Don't Cut Off Your Knows
May 07, 2011 | By Jodie Levin-Epstein | The Huffington Post | Link to article
Federal Reserve Chairman Ben Bernanke knows it. Education and training are central to our nation's economic competitiveness. In fact, he recently urged that budget deliberations recognize the benefits of programs that equip workers with needed skills -- even when we must grapple with difficult decisions around balancing state and federal budgets.
But House leadership is taking action that will cut off our nose to spite our face. The House-passed Continuing Resolution, which would fund the government through the remainder of FY 2011, includes drastic cuts to adult, dislocated worker and youth programs under the Workforce Investment Act (WIA). These cuts would sharply reduce or eliminate funding for summer jobs for youth, job and training assistance for unemployed and underemployed workers, and support for one-stop career centers.
Chopping job training programs is counterproductive to an effective recovery, especially at a time when the number of unemployed and underemployed is at historically high levels and nearly 14 million people are struggling to find work.
Dislocated workers and other unemployed and underemployed workers benefit from WIA by gaining valuable skills. In fact, during the worst of the economic recession in 2008 and 2009 more than two-thirds of adults and three-quarters of dislocated workers who completed training programs found jobs, according to the U.S. Department of Labor.
In a new CLASP report, workforce development policy experts Neil Ridley and Evelyn Ganzglass look specifically at how the WIA Adult program in three states responded to the urgency of the Great Recession. In good economic times, a major barrier to upgrading skills is "opportunity cost" -- or what economists describe as the trade-off between spending time in training and at work. During the recession, however, jobs were scarce and the opportunity cost of education and training was low, making it an ideal time for many unemployed and low-income adults to build skills and earn credentials.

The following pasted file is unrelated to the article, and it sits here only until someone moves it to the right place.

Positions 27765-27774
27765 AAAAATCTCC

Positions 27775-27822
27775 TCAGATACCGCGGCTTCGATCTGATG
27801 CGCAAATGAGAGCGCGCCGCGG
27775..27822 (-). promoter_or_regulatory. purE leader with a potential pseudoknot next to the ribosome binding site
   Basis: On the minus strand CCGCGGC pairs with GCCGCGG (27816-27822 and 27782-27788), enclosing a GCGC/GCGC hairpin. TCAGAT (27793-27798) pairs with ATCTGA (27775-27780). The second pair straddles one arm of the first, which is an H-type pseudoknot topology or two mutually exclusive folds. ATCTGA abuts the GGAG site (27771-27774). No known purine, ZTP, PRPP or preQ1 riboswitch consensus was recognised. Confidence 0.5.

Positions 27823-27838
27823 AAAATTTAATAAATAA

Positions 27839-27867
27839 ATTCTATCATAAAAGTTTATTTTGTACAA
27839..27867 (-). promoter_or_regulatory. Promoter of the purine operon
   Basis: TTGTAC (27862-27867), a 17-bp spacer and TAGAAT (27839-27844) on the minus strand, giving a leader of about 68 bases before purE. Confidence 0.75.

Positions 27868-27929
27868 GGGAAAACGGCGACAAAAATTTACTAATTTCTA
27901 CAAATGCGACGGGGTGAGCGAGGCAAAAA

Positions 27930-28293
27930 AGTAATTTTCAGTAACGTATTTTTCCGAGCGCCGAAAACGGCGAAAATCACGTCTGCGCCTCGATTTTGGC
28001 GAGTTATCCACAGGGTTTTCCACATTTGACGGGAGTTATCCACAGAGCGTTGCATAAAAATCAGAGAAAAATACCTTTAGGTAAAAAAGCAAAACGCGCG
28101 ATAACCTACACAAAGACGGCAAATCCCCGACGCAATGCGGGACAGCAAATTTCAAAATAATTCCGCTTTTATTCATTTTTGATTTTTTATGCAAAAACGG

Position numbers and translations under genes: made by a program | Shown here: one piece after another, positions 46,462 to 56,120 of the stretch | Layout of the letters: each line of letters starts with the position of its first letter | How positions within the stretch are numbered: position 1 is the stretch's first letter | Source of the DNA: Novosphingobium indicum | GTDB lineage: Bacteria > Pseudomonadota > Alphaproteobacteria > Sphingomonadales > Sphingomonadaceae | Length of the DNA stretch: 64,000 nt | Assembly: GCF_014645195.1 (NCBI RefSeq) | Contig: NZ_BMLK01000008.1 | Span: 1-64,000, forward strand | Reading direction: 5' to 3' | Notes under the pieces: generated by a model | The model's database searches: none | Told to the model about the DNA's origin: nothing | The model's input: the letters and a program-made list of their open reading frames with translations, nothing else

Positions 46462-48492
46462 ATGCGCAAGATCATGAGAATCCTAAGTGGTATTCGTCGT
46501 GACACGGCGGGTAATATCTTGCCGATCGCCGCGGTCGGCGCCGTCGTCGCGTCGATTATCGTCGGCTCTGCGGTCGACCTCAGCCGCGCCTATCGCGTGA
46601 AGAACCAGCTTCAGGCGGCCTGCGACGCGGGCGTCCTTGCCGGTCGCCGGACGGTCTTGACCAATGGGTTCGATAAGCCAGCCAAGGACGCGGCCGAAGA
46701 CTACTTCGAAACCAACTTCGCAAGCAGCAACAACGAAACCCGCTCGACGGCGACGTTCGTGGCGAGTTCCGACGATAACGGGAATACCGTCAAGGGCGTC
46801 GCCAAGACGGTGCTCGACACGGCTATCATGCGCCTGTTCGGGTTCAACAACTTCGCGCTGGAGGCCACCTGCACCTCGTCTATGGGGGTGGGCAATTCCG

Even though unemployment has declined in recent months, it's still significantly higher than it was before the start of the recession. Further, given the skills/jobs mismatch that many economists have noted, now is the worst possible time to cut investment in workforce development programs.
Many signs point to a long road to pre-recession unemployment rates. Workforce programs are helping by providing opportunities for the unemployed and underemployed to prepare for jobs once the economy fully recovers. They help employers by providing workers with the skills to compete. Cutting jobs and training just doesn't add up, and it's hardly the way to out-compete the rest of the world in a changing global economy that increasingly relies on what a workforce knows and the skills it possesses.
On its face, these facts should move Congress to act on what we know: that training our workers is fundamental to recovery and future competitiveness.